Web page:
The pro-Russian separatists, their supporter Russia and the cash-strapped Ukrainian government are all interested in as rapid an end to the crisis as possible, said the Estonian president's security adviser, Merle Maigre.
With yesterday bringing reports of two more planes down, both of them military and reportedly shot down from Russian territory, and pitched battles in eastern Ukraine, Maigre said that the escalation could signal a "rapid endgame."
The intensification could attest to it being a rapid endgame. Both sides are interested in a quick end. The Ukrainian government has run out of money in its reserve fund; it is estimated there is only enough money left for 10 days of warfare. On the other hand, it appears from the mood in the security council convened by Putin that Putin is also interested in a quick peace. Actually the eastern Ukrainian separatists' posits are weakening and the balance of forces is to their detriment, she said.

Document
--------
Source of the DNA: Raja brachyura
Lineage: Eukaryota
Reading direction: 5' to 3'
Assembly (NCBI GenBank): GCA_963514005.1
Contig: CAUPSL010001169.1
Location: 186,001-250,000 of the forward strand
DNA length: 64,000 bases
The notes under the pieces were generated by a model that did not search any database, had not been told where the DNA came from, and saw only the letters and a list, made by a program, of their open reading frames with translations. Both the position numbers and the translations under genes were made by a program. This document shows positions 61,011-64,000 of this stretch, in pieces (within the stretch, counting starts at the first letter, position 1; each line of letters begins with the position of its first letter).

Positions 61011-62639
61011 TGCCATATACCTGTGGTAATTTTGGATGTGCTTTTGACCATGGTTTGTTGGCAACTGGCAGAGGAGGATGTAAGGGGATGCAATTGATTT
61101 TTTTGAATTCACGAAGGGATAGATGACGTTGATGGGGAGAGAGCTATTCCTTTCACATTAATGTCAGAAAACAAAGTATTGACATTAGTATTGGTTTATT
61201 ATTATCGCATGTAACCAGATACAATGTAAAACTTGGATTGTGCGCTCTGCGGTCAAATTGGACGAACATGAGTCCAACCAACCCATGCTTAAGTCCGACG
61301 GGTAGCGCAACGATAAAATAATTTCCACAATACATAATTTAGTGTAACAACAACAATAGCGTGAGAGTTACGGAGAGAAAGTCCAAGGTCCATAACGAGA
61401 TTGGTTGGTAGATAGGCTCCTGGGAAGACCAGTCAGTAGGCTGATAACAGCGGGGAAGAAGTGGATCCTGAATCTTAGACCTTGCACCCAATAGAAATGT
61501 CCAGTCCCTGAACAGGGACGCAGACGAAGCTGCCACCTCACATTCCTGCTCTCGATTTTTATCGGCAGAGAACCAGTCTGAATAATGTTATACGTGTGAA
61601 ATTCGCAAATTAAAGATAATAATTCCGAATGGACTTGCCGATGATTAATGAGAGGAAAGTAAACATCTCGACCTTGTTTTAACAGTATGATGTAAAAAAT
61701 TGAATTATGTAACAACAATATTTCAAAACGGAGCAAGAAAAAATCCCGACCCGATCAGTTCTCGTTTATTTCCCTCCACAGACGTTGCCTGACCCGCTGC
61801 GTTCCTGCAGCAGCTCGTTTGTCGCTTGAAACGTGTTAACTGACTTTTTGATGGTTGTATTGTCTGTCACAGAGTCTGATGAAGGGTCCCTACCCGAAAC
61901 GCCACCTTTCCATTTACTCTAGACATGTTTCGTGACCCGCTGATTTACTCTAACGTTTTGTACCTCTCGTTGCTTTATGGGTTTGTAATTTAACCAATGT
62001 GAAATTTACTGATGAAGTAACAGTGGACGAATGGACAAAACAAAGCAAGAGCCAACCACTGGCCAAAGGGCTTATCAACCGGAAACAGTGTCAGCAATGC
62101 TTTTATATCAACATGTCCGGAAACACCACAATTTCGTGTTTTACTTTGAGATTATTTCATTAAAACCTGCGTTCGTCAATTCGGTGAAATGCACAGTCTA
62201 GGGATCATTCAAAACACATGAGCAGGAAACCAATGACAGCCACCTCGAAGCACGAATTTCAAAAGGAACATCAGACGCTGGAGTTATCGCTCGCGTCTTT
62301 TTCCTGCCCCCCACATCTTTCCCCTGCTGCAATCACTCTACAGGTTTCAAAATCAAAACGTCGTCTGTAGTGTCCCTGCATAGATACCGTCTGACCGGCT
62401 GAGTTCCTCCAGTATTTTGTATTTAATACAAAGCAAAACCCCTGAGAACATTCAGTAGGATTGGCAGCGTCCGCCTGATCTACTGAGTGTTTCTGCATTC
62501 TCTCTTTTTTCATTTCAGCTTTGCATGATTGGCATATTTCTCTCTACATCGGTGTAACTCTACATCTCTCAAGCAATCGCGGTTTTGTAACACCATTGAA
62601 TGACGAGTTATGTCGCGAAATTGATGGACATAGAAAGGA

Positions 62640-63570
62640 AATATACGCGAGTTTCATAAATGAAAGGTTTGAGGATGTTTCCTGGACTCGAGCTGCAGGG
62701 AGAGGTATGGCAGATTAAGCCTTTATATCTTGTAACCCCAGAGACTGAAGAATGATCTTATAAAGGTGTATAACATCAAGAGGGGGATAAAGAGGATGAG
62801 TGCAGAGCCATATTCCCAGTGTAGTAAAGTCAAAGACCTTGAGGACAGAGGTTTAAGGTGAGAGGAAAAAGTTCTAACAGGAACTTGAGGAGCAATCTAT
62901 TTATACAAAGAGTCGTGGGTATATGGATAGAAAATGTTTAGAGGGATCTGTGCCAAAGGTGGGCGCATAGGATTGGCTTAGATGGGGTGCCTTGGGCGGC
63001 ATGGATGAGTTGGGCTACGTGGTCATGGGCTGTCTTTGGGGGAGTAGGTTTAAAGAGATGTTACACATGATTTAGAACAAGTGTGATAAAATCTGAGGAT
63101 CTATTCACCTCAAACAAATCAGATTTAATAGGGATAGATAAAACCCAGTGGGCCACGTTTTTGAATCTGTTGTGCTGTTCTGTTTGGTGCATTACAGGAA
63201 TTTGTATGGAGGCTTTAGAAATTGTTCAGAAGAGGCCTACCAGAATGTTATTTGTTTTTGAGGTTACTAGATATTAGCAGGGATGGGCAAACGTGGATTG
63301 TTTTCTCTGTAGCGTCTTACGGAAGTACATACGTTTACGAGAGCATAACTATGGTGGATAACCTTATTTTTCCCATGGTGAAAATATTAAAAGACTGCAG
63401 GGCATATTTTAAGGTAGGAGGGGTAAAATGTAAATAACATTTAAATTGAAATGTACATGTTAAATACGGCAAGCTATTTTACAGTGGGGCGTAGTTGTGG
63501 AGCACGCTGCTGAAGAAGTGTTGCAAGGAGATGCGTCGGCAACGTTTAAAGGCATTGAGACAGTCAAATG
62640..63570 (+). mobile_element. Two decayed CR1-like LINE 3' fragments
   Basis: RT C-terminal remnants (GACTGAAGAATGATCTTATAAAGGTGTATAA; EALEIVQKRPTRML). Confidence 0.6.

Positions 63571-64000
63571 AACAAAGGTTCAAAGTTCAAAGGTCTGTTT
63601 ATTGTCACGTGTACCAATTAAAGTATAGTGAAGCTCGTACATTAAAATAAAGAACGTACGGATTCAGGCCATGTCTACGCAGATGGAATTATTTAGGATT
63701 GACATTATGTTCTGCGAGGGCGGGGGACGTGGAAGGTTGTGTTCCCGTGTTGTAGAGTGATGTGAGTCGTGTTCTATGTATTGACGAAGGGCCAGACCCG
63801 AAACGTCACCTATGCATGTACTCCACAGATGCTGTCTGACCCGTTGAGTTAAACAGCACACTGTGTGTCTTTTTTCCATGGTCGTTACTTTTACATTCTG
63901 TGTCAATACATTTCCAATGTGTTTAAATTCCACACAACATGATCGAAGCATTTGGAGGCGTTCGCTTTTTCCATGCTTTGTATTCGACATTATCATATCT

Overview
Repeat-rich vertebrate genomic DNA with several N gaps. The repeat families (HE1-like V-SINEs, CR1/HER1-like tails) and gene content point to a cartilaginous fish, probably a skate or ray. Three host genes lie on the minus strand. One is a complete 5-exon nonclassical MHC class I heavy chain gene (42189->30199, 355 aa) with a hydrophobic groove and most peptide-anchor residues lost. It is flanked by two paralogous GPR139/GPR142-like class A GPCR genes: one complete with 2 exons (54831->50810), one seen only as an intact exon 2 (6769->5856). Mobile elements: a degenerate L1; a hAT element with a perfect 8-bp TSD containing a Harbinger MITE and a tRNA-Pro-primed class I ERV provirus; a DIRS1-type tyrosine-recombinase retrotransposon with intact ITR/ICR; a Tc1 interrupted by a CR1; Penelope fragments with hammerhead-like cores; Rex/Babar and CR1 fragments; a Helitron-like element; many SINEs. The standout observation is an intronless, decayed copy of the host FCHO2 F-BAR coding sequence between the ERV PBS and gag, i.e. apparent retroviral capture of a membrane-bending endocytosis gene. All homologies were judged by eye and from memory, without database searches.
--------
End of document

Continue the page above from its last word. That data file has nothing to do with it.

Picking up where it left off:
Although yesterday's summit of regional heads of state in Warsaw produced "surprising " solidarity on NATO and optimism on defense spending, Maigre said the sides remained split on Russia and produced no round condemnation of the shooting down of Malaysian Airlines flight MH17. Outrage had been more unequivocal on the EU foreign ministers' level, she said.
As to Putin's own declaration that NATO "meddling" near its borders would not go unanswered, Maigre saw it as a way to save face and win time.
"I would actually see it as Russia's decision not to escalate its military force in eastern Ukraine. Yes, they are increasing the army presence near Ukraine, but not enough for an occupation. They're continuing their practice to date: supporting combatants, sending arms over the border and maybe shoot [across the border]."